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Why virtual emotional intelligence is key to the post COVID-19 economy

For the first time, businesses are concerned with how their hires treat people, as well as their hires hitting their profit goals. Many business professionals have done some sort of self-help work, fine-tuning their EQ skills. But how does your emotional intelligence in the office translate through a computer screen? Here are 4 ways to assess how your EQ skills are holding up in your home office.

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In the past few years, the role of emotional intelligence (EQ) in business has become increasingly important. Big corporations are now looking for leaders who are able to connect with their teams, rather than just run them from afar. Google has incorporated methods of scanning for emotional intelligence into their screening process for applicants. For the first time, businesses are concerned with how their hires treat people, as much as their hires hitting their profit goals.

Because of this shift in attitude, people in the business world have been focusing their professional development on enhancing their soft skills, with the demand for emotional intelligence keynote speakers rising to new heights in the last 3 years. Many business professionals have done some sort of self-help work, fine-tuning their EQ skills. But how does your emotional intelligence in the office translate through a computer screen?

Here are 4 ways to assess how your EQ skills are holding up in your home office and see if you need to make any adjustments.

1. Respect cultural differences

Now more than ever, cultural differences may come to light. When we work in an office we adjust ourselves to that setting every time we enter, whether it’s subconscious or a learned practice. This means people alter their personalities at work, even if it’s ever so slightly, to fit in with the office culture.

With more and more people working from home, these office norms will be abandoned and we will see people’s true nature a little more clearly. This means cultural differences that are often suppressed in the office may become more apparent. Respecting each other’s cultural differences is crucial to maintaining a strong EQ and a cohesive and collaborative team.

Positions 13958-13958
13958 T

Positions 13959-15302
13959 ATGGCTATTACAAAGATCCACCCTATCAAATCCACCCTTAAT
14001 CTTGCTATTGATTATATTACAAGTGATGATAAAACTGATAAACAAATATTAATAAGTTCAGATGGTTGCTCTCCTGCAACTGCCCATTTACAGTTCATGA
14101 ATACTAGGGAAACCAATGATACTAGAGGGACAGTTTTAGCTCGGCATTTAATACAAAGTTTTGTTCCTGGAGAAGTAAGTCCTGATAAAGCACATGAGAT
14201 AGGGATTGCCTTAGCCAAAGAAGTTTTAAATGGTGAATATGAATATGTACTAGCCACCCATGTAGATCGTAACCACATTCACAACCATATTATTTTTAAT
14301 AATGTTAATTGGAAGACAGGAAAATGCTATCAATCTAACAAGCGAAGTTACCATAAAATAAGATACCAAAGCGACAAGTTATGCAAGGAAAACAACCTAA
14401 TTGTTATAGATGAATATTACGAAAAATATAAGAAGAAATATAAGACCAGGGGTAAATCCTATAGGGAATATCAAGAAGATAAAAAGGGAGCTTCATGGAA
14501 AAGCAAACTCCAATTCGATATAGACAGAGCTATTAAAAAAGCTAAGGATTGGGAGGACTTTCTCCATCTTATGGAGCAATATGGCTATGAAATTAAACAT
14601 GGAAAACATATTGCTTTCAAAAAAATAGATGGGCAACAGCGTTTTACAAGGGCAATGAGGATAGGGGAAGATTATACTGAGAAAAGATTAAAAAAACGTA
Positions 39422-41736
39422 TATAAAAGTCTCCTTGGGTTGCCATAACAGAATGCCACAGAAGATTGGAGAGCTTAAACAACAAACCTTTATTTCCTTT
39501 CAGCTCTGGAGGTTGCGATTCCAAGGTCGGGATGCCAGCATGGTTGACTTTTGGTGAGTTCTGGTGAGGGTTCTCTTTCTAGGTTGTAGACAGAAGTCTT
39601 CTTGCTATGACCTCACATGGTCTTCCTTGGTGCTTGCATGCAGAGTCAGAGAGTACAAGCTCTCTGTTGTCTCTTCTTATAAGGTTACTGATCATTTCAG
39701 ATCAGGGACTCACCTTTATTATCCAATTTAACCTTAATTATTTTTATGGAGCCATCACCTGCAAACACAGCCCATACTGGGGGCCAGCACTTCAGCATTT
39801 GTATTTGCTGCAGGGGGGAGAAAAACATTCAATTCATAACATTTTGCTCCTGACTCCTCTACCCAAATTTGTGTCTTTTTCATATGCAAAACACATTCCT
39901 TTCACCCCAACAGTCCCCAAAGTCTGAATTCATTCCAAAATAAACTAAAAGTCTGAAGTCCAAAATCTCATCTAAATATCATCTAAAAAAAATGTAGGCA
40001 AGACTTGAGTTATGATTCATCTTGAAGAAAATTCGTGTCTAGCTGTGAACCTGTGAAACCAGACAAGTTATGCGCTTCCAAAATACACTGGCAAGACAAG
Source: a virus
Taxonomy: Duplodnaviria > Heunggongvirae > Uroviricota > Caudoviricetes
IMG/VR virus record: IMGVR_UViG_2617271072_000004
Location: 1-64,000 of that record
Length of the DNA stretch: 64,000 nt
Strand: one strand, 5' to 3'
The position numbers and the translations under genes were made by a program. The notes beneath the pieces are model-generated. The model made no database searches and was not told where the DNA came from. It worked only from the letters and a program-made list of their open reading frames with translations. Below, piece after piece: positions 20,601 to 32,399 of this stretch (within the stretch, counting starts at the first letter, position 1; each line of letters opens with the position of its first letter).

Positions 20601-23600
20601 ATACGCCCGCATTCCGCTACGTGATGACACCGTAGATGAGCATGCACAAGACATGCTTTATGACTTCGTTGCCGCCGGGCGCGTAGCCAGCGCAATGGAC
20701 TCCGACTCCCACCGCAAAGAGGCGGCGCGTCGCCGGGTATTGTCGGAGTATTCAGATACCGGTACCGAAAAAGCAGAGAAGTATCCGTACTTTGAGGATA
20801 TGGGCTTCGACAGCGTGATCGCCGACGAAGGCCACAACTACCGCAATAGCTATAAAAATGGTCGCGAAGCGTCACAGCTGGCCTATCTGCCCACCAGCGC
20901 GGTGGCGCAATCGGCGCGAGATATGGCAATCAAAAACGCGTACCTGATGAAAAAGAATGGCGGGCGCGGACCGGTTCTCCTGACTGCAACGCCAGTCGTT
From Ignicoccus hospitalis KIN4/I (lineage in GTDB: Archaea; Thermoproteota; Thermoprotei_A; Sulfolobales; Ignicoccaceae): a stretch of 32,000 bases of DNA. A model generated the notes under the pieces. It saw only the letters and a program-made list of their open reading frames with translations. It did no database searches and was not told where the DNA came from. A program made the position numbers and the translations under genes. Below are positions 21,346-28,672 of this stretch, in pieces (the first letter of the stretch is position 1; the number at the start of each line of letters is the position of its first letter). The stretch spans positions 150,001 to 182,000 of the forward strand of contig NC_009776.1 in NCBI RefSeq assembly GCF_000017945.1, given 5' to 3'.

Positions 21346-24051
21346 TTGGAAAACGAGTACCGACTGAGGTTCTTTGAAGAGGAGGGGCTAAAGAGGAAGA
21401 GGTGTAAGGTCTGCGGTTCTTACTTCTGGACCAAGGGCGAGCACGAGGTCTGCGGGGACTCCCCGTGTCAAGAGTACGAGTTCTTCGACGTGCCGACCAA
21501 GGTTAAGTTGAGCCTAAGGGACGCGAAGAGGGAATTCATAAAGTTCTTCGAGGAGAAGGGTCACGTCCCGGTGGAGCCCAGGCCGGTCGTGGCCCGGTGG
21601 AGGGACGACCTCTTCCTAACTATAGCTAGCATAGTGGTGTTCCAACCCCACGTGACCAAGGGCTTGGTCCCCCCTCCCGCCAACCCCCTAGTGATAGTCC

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2. Don’t stress the written word

It’s always best to say what you mean and mean what you say, but this clarity is especially important when you are running primarily on written communication. When there is no body language to read, things we take for granted in the office, like sarcasm or passive aggression, don’t play out well.

If you are someone who leans on those as a crutch for communication, that must end now. When writing your coworkers, ask for what you want with specifics and communicate expectations clearly. If you are someone who reads into every comma, ellipses, and missing exclamation mark, you will drive yourself crazy in a WFH environment. Take your emails and instant messages at face value and do not try to find an encrypted code.

3. Express empathy excessively

Empathy is a big part of emotional intelligence. Being able to understand how someone feels will make your communication more productive and less confrontational. In an office, empathy can be seen in one’s eyes or felt in a hand on the shoulder. Since we have no ways to show empathy physically in a remote setting, it’s important to communicate (even lean towards the side of over communication) our empathy. Reassure your coworkers you understand where they are coming from with verbal queues and written words.

4. Manage stress effectively

We’ve always been told we need to manage our stress in the office, but what happens when your office is your home? Many people’s EQ seems proficient in an office setting because they save the meltdowns for their home life.

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Check in with those you live with to see if they believe your stress is affecting your home dynamics. If so, it’s time to reassess how you manage stress and find a better coping mechanism.

Hopefully, all the work you’ve done in your professional life to cultivate a high EQ will lend itself to your home office setting. Now more than ever, people need the connectedness emotional intelligence brings to the office.

(Featured image by Gino Crescoli via Pixabay)

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Jessica Welch is the Marketing Content Associate at BigSpeak Speakers Bureau. She graduated with a degree in English, minor in Anthropology from California Polytechnic State University, San Luis Obispo. Her studies at Cal Poly were focused on Creative Writing and Cultural Anthropology. Jessica enjoys partnering with BigSpeak's roster of exclusive speakers to create original content that spreads their unique messages.